Shortly after my boyfriend introduced me to sex, I found myself in the stirrups at the college health center getting my first prescription for birth control pills. I was still living at home, so I couldn’t possibly tell my parents about having sex or needing contraception. When my first prescription led to my first yeast infection, I had no idea what was going on and let it go way too long. That was the first of three different pills and some terrible side effects. It turned out The Pill and I were not compatible, so I switched to condoms and diaphragms, those rubber disks you fill with spermicidal jelly and slip up your vagina just before intercourse.
I wanted babies, but I didn’t want to be an “unwed mother,” as they were called in the days when it was a scandal. When I was married, my first husband kept saying not yet, not yet, not yet, until he just said no. He made sure I had my diaphragm in before we had sex. No accidental babies allowed. Divorce followed, for other reasons. Single again, I put that diaphragm to good use with other men. On my first date with Fred, who became my second husband, we were doubly covered because I used my diaphragm and he had his vasectomy, which I didn’t know about yet.
I wanted babies but avoided the chance of having them, except for a couple slips with one boyfriend, after which I prayed for my period to start. Birth control wasn’t so easy in my early days of adulthood. A lot of things we can buy over the counter now required getting a prescription and facing a certain amount of disapproval. Now they sell condoms at the grocery store.
Looking back, It seems crazy. All those years of pills, condoms and jelly to prevent something I really wanted and expected to have in my life. It was also against my religion, but I didn’t even know that then. Nobody spelled out the rules, and even if they had, religion did not speak as loudly as the parents who told me my life would be ruined if I got pregnant outside of marriage and the men who wanted to have sex but not babies.
I got to thinking about this because my subscription to wedmd.com recently brought a fascinating link to my attention. It’s a slide show that looks at birth control through the ages. This is all back before most modern methods existed. They seem kind of crazy now. Take a look.
I would love to know about your relationships with birth control. What have you used? How faithfully have you used it? Have you ever tried to sneak in some unprotected sex in the hope of getting pregnant? Men are welcome to offer their point of view, too. You can be anonymous. Your mother will never know.
7 thoughts on “Wanting babies but using birth control”
I was so scared of getting pregnant that I was on the pill and using condoms with my first boyfriend when I was in university! It seems ironic now that I was so paranoid about getting pregnant back then and thought that it could happen really easily when now that I’m trying it’s not so easy after all! Or not so easy when you’re in your 30s.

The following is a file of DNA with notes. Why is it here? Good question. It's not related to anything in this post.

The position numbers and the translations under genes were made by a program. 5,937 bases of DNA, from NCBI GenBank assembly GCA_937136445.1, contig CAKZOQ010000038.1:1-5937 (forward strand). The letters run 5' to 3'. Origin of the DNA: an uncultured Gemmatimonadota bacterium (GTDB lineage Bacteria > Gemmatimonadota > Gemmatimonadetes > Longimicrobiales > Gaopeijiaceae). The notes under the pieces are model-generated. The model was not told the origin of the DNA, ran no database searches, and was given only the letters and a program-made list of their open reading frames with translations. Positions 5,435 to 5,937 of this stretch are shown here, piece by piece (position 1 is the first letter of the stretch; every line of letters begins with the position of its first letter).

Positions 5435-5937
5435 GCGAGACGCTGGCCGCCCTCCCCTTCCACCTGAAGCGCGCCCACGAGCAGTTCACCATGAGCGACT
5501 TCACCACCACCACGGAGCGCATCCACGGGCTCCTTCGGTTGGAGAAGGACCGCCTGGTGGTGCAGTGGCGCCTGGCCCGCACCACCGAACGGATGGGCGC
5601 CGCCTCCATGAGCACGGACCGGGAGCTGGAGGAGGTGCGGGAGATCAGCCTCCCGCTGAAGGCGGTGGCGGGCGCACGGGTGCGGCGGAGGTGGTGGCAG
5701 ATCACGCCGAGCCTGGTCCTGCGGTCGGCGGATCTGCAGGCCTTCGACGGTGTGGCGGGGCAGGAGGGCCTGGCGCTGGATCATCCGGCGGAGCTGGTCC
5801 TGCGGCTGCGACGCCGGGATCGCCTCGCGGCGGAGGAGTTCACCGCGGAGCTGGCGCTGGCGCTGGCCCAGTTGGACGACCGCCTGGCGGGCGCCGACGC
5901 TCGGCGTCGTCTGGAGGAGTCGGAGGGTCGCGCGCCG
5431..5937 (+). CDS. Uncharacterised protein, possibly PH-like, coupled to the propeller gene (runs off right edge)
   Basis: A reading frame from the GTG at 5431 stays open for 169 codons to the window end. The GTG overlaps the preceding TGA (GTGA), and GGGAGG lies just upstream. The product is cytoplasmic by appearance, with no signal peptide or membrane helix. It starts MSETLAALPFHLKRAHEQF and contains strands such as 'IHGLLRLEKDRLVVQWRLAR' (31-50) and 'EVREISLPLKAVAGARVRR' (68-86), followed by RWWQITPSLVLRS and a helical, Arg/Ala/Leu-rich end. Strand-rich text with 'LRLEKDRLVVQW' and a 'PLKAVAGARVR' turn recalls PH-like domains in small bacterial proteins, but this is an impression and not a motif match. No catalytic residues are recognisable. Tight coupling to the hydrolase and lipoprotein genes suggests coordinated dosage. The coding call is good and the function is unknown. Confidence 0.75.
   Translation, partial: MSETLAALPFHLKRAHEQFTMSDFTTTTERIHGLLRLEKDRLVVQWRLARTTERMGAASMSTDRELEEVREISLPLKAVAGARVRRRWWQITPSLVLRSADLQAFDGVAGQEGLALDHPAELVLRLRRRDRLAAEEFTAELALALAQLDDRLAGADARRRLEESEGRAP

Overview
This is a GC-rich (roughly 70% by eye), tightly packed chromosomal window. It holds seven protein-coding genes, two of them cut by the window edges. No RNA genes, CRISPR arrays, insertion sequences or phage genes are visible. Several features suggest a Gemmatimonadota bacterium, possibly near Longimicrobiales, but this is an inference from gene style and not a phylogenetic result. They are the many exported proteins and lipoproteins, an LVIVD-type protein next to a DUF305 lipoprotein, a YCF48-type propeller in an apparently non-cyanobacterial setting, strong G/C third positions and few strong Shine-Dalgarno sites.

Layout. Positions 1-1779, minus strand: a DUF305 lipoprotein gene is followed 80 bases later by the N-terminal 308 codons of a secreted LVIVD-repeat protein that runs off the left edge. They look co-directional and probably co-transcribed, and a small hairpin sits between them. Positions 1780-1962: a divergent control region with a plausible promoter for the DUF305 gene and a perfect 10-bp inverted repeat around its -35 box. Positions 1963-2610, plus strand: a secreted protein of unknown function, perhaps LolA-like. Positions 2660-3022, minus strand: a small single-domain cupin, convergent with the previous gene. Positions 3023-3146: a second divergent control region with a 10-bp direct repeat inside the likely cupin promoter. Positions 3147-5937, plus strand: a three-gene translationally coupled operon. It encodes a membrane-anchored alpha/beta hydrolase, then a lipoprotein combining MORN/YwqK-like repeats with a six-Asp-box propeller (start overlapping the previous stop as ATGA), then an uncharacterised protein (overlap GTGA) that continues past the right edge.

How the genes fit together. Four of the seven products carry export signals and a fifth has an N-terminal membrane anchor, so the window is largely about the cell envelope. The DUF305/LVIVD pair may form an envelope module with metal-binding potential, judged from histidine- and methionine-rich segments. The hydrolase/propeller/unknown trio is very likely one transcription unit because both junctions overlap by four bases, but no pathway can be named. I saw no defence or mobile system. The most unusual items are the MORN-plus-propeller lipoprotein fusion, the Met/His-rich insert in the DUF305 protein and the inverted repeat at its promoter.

At 20 years old, I married a guy with a vasectomy… I had this delusion that I would still get pregnant and it would all work out. Seriously???????
Candy, I was just as delusional. Reality is hard to accept sometimes.
And oddly at 51, I keep thinking this all just might be a dream and I wake up pregnant. 😕
I married a guy who had a vasectomy. He had it reversed and we were able to conceive and have our daughter. Now three years later, I have deep grief every day because we tried again, but we couldn’t get pregnant and he does not want more kids and is not willing to go back to the doctor to see if there is anything else we/he can do. I feel guilty, since he did have the surgery and we have our beautiful daughter, but I want to have another child. I cry every day and it doesn’t get easier. After reading so much about this, it seems like the pain will never go away.
My first experience with birth control was using condoms. Soon enough though, thanks to endometriosis, I was on the pill continuously and did not take the week off. From a young age, I knew having a baby would be difficult, but I stayed in the pill religiously.
I was engaged once and would sometimes skip a pill or a few but never got pregnant. After that relationship ended, I was diligent with the pill regardless of the relationship level–I was afraid to have a kid out of wedlock.
Years go by, and I am faced with a hysterectomy. I had known it was coming and this difficulty is probably what kept me from really letting anyone love me. Who would want a woman who could likely not have a child??? I ran into an old flame, and I spent a year before my hysterectomy having unprotected sex with him. I knew I would never marry him or ever want a child with him, but I suppose I thought it was do or die time. So, we had a lot of sex, and nothing happened, of course. I broke it off and went ahead with the surgery.
The doctor found some cysts and growths, and I had some complications. The chances of me having a baby without help were low and even with help, unlikely.
In the past year, I have worked hard to come to terms with not having a baby of my own, and while it is not a picnic, I am in the best place with it mentally and emotionally. I am proud of myself for that, but there are times when it is still hard.
Catherine, thank you for sharing this. It sounds like you’ve been on a wild ride. Endometriosis is a nasty thing. I’m sorry you had to deal with it. And I’m glad you’ve come to a peaceful place. There will be hard times. We all have them, but I’m glad you’re okay.